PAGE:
Leave a comment

Snowy Egret Foraging at Famosa Slough, San Diego, California

Snowy Egret on the prowl

Snowy Egret on the prowl

Here are some items to note about the Snowy Egret behavior in the video       https://youtu.be/KPrW88Zg3Rg         at the Famosa Slough site, San Diego, California.

First, note the characteristic Snowy Egret shake-a-leg foraging technique used to flush potential prey from their hiding places.

Second, note the running, turning, wing-flashing technique to pursue active prey.  The egret may be using its wings to: 1) help maintain its balance; 2) keep its wing feathers out of the water; 3) shade the water surface to improve the bird’s underwater viewing of potential prey; and/or, 4) create shade to trick a fish into mistaking the shade for a hiding place.

Still looking for food

Still looking for food

Third, note the vigorous bill-shaking response used after the bird jabs into the water column and/or the mud bottom.

I haven’t seen enough instances of the bill-shaking behavior to know if it varies from bird to bird, or if the bird found the water and/or mud distasteful.  Possibly the salt content of the water is too high for the egret’s taste.  Maybe the mud bottom tastes of sulfur (e.g., ferrous sulfide and/or hydrogen sulfide) and that was distasteful to the bird.  Or, perhaps the egret is just trying to shake some mud from its bill.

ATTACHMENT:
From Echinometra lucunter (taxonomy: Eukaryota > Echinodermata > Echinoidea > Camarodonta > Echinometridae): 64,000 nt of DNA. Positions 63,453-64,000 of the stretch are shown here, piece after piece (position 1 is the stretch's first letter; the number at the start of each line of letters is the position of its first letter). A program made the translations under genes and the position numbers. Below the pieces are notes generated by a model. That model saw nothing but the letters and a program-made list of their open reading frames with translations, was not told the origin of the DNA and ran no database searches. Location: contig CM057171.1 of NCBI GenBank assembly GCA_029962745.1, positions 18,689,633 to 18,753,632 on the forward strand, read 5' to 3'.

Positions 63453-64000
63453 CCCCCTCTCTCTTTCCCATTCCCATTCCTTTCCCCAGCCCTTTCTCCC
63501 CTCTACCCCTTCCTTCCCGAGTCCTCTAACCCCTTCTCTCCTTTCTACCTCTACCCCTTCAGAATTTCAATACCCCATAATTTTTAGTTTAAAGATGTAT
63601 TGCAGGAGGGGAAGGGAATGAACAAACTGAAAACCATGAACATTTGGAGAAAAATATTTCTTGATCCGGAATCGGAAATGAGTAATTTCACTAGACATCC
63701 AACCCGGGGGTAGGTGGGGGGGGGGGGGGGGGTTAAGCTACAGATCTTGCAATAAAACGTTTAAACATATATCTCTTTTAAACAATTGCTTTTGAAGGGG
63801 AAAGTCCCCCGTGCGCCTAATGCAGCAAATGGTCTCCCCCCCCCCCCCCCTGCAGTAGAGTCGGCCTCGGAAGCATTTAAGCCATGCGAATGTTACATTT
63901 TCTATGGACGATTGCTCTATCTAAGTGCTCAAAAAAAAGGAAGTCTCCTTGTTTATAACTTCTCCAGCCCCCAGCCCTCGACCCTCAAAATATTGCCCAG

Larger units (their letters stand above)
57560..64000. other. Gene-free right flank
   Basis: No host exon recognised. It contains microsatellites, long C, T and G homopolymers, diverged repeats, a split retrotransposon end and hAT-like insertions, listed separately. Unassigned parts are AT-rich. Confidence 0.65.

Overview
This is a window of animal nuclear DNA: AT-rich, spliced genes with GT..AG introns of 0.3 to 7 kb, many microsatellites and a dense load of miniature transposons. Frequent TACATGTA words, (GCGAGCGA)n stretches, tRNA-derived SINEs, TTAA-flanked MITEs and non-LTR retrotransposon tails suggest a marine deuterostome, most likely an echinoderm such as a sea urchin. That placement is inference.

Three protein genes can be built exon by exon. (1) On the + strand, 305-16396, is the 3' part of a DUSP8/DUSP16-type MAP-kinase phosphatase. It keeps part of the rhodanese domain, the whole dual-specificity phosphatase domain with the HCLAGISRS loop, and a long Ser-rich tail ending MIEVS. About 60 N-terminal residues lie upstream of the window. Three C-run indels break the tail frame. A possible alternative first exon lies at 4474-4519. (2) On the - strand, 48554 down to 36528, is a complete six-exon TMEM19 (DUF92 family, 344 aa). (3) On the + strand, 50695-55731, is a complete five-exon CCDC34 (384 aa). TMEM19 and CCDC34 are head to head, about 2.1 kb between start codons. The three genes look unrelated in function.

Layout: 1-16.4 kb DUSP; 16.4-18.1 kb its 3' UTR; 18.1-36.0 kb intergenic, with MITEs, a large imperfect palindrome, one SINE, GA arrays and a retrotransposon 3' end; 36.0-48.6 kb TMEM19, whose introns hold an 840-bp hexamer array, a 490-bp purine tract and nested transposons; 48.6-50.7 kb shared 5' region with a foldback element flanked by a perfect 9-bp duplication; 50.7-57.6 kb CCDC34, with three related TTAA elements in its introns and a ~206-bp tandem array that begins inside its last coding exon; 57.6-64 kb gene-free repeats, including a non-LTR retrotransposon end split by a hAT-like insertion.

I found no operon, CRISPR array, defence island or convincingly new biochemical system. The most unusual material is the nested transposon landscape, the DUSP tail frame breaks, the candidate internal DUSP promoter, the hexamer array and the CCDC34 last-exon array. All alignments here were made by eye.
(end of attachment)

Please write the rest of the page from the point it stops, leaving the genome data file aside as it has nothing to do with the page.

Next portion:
Famosa Slough

Famosa Slough

 

Information for the visitor

Information for the visitor

As the habitat shows and as the sign indicates, the City of San Diego should be commended for preserving and enhancing a pocket of estuarine salt marsh that clearly is valuable to local wildlife populations and to the citizens of San Diego.